To Dolley Payne Madison
Richmond Monday night December 2d. 1799
Neither the chart of your uncle, or the memory of your brother could save me from two errors on our way down, we made out, notwithstanding to reach Town before sunset.1 I found at Mr. Watson’s a room prepared for me, and an empty one immediately over it, but they are both in a style much inferior to what I had hoped. You must consequently lower your expectations on this subj[e]ct as much as possible before you join me, which I shall look for about the time you suggested. I have found it more convenient to let Sam remain until tomorrow morning, than to start him today. He will be able to execute the journey in one day with ease, with an empty carriage. I have procured for your Uncle, a paper, which is for tomorrow morning, in which there is an account of the success of the Republicans in Holland—against the British and Russians, particularly the latter.2 He will see also, the first fruits of the session in the change of the Speaker and clerk. Colonel Smith had eighty and odd votes, against fifty odd, and Mr. Wirt ninety odd against forty odd.3 The former Chaplain and Sergent at Arms were reelected.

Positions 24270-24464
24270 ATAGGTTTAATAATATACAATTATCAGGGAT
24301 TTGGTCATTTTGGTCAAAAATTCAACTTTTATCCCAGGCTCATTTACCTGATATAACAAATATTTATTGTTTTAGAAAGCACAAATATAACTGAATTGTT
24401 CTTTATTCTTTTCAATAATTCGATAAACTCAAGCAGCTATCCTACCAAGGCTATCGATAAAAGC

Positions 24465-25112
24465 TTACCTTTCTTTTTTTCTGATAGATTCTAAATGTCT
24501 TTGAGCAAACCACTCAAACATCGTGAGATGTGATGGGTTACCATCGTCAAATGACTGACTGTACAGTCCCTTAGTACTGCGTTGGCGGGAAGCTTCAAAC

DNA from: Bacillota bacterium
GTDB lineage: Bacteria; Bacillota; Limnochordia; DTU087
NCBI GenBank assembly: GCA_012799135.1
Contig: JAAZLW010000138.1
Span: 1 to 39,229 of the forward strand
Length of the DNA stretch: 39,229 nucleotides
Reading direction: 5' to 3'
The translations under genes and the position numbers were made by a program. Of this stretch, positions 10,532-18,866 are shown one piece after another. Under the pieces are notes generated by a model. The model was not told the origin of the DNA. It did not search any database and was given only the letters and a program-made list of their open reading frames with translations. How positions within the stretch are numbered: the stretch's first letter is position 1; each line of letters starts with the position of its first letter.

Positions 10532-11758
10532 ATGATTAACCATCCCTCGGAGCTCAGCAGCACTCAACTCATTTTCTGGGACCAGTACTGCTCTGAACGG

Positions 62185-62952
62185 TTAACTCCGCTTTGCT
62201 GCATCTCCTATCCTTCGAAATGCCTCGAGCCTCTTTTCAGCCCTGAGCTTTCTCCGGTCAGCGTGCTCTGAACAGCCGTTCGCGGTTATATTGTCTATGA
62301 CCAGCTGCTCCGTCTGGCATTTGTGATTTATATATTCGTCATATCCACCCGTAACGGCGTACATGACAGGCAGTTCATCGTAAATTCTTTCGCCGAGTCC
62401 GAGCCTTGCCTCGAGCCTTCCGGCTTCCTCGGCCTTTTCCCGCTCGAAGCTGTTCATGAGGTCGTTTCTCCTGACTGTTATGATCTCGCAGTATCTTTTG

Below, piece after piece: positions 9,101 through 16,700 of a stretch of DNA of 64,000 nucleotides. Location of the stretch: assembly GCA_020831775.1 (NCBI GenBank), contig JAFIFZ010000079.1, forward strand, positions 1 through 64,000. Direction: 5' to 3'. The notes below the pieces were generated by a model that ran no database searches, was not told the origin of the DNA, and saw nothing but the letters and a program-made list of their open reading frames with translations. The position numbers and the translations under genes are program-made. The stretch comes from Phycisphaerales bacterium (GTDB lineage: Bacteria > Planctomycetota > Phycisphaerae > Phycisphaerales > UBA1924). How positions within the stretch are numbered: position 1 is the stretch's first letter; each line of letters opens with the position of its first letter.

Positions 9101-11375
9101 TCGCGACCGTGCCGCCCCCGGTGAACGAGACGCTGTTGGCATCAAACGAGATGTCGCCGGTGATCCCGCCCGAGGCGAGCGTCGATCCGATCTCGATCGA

Present me affectionately to all around you—always and truly yours
J. Madison Jr.
Tr (MCR-S: Mary Estelle Elizabeth Cutts Papers).
1. JM had been elected to the Virginia General Assembly on 24 Apr. 1799 (Ketcham, James Madison, 398).
2. For the defeat of the allied forces in the Netherlands, see PJM description begins William T. Hutchinson et al., eds., The Papers of James Madison (1st ser., vols. 1–10, Chicago, 1962–77; vols. 11–17, Charlottesville, Va., 1977–91). description ends , 17:286 n. 3.
3. For the election of Republicans Larkin Smith and William Wirt as speaker and clerk of the House of Delegates, see ibid., 17:285 n. 2.